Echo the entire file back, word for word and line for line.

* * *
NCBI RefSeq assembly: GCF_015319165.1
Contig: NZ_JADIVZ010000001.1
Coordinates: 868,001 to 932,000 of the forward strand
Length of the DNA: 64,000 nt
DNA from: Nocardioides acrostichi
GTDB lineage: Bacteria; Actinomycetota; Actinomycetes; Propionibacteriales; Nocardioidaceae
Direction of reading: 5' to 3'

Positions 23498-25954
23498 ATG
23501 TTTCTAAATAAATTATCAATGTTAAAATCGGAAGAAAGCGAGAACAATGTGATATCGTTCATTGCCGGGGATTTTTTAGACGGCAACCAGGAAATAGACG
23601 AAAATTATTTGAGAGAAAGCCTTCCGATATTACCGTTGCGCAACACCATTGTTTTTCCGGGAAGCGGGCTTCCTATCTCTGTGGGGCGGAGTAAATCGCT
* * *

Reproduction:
NCBI RefSeq assembly: GCF_015319165.1
Contig: NZ_JADIVZ010000001.1
Coordinates: 868,001 to 932,000 of the forward strand
Length of the DNA: 64,000 nt
DNA from: Nocardioides acrostichi
GTDB lineage: Bacteria; Actinomycetota; Actinomycetes; Propionibacteriales; Nocardioidaceae
Direction of reading: 5' to 3'

Positions 23498-25954
23498 ATG
23501 TTTCTAAATAAATTATCAATGTTAAAATCGGAAGAAAGCGAGAACAATGTGATATCGTTCATTGCCGGGGATTTTTTAGACGGCAACCAGGAAATAGACG
23601 AAAATTATTTGAGAGAAAGCCTTCCGATATTACCGTTGCGCAACACCATTGTTTTTCCGGGAAGCGGGCTTCCTATCTCTGTGGGGCGGAGTAAATCGCT